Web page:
Through his depiction of Henry’s army, Shakespeare may have intended to portray the transition from medieval chivalry to a, more, modern army.37 For example, the English army was filled with commoner-foot soldiers who were distinct from the French army; the majority of them were mounted knights.38 Misconduct by knights in Henry’s time was dealt with in courts of chivalry, whereas a modern army of citizen-soldiers required martial justice.39 In Bardolph’s case, it was a subordinate commander—Henry’s uncle, the Duke of Exeter—that sentenced Bardolph to hang. When Bardolph’s friend asks a captain to intercede on Bardolph’s behalf and request clemency, he is denied. Henry learns of Bardolph’s sentence a few lines later and expresses his approval.40 In its entirety, the scene displays parallels with a convening authority executing a sentence, and the commander-in-chief deciding not to exercise his clemency powers.
Shakespeare presumably intended the irony of Bardolph’s hanging for a stolen pax, when Henry himself could be said to have stolen the pax (latin for “peace”) of an entire country.41 Henry’s “lenity” approach toward the French people, the threatened slaughter of Harfleur, and his order to kill the prisoners offer contrasting examples of Henry’s Machiavellian approach in finding a precise admixture of fear and kindness, or ruthlessness and mercy, to achieve his aims.42 The suggestion that Henry’s approach to either the invasion or the conduct of the war is Machiavellian is not to assume that his ultimate aims are wrongful; an effective Machiavellian approach could be consonant with the pursuit or achievement of England’s common good.43
Most controversial are Henry’s two orders during the battle of Agincourt to kill all of his army’s French prisoners.44 First, it is uncertain why the order is given twice, each order within a different scene. One possibility is that Henry’s first order was just an expression of anger in the heat of battle and the order was not actually followed, while another is that the common soldiers taken prisoner were killed while the nobles were initially spared for their ransom value, but then were subsequently killed after the second order.45
Second, there is the moral and jus in bello problem regarding the mass slaughter of prisoners. Such an act may have been seen as wrongful in Henry’s time and, more likely, would have been seen as wrongful in Shakespeare’s time.46 Henry’s stated reason for the first order is that the French army was reforming to renew its attack, implying that his much smaller army could not both fight a renewed French attack and guard the prisoners at the same time. In other words, it was an expedient tactical decision.
The second order to kill the prisoners is couched in the language of revenge because the French had just raided the English baggage train and killed all the English boys that had been left there. One of Henry’s soldiers praises him upon hearing the second order, “[W]herefore the King, most worthily, hath caused/ every soldier to cut his prisoner’s throat. O, ‘tis a/ gallant king!”47 However, this dubious justification is undermined by the sequence of events―Henry only learns of the slaughter of the English boys after he gave his first order to kill the prisoners. Thus, his second order to kill the prisoners may be nothing more than an effort to provide himself with a post-hoc justification for their killing.48 These troubling scenes are often left out of stage and film productions of the play.49 Notably, the two leading film versions, Laurence Olivier’s (1944) and Kenneth Branagh’s (1989), omit Henry’s orders to kill the prisoners.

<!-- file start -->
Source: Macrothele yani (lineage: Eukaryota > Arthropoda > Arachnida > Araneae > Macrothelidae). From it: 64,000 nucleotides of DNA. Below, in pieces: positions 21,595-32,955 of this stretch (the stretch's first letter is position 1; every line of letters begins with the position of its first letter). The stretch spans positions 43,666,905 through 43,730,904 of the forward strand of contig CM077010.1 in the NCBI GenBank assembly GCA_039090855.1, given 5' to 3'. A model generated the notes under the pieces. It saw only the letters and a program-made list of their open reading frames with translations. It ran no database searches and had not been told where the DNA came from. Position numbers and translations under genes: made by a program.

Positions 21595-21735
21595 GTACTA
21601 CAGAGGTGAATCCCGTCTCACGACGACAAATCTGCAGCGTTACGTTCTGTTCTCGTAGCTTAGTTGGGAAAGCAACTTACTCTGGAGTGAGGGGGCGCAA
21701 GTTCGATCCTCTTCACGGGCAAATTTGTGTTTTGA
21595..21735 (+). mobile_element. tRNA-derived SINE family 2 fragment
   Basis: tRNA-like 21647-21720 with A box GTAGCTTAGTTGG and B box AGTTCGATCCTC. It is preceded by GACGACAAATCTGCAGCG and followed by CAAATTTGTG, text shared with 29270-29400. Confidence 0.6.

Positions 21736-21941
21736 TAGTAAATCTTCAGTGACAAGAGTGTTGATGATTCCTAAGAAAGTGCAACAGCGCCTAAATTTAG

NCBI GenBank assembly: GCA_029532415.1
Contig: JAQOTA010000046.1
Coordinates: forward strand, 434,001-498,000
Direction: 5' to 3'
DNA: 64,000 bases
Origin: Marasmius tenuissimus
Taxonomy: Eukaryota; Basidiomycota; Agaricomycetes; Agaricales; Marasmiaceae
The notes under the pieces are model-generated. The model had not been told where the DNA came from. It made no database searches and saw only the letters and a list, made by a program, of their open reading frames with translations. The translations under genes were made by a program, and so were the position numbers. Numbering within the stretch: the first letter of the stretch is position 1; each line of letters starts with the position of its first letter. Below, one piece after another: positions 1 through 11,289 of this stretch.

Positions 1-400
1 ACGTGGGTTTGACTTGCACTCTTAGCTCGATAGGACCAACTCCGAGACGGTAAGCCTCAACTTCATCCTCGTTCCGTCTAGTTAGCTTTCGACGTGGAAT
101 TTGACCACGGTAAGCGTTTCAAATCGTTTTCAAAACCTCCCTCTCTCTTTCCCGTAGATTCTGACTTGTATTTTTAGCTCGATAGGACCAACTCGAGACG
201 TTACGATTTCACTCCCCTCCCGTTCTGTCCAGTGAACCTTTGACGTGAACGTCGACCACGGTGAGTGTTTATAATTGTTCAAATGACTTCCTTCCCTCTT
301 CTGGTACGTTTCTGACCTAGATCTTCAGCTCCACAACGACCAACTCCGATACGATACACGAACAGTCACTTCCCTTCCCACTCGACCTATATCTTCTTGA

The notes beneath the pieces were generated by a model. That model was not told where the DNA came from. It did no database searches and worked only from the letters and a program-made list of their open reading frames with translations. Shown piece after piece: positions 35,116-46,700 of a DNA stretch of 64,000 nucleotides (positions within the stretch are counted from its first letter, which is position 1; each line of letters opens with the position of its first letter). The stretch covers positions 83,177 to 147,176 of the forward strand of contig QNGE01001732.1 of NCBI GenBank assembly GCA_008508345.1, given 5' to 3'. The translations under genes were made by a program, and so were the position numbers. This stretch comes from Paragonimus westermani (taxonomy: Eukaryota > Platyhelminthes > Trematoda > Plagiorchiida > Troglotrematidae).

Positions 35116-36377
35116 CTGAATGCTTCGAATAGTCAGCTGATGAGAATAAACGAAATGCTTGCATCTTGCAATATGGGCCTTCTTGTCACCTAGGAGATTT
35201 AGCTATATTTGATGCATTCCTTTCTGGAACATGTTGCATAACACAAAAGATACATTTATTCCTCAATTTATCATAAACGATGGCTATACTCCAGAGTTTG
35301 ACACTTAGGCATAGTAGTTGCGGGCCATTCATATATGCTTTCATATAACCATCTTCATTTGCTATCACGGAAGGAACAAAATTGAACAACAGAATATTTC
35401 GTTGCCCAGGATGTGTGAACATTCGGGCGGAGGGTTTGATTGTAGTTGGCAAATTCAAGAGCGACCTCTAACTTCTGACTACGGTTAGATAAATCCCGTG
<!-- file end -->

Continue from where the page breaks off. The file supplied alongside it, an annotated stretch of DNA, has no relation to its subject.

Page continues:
Finally, a secondary character—Fluellan—provides ongoing didactic commentary regarding the proper practice of war. One of Henry’s captains, Fluellan expresses disapproval of siege mining as “not according to the disciplines of the war”50 (presumably because it is unheroic or unchivalrous), and describes the French killing of the English boys as “expressly against the law of arms.”51
Henry’s tendency to shift the responsibility of his actions onto others is readily apparent and is, arguably, a central aspect of his character.52 A non-exhaustive list of examples includes many of the scenes discussed above: his initial public reliance on the Archbishop of Canterbury’s assurance that his war aim is just; his blaming of the war on the French prince’s insult; his speech to Harfleur in which he disclaims the slaughter he is simultaneously threatening; his non-answer to his soldier about the justness of his cause; and his blame of the French army’s actions for his own order to kill the prisoners. While Henry continually tries to shift the responsibility for his decisions onto others, we hear in his soliloquy his recognition that the weight of war rests, ultimately, “[u]pon the king.”53
To the extent the claim of a parallel between a medieval king’s and American president’s executive powers fails, perhaps it is due to the play’s lack of an analogous institution to Congress. Or perhaps that lack makes the claimed parallel even more apt. If the English nobles in the play are the analogue to Congress, they appear to drive little or none of England’s war policy. Similarly, even today’s proponents of Congress’s constitutional war powers typically find themselves arguing that Congress must re-assert constitutional powers that it has ceded.54 Finally, apart from the executive power aspect, Henry V engages the audience with literary analogues for professional counsel, proto-civil-military relations, jus ad bellum and jus in bello controversies, and a snapshot of proto-modern military justice.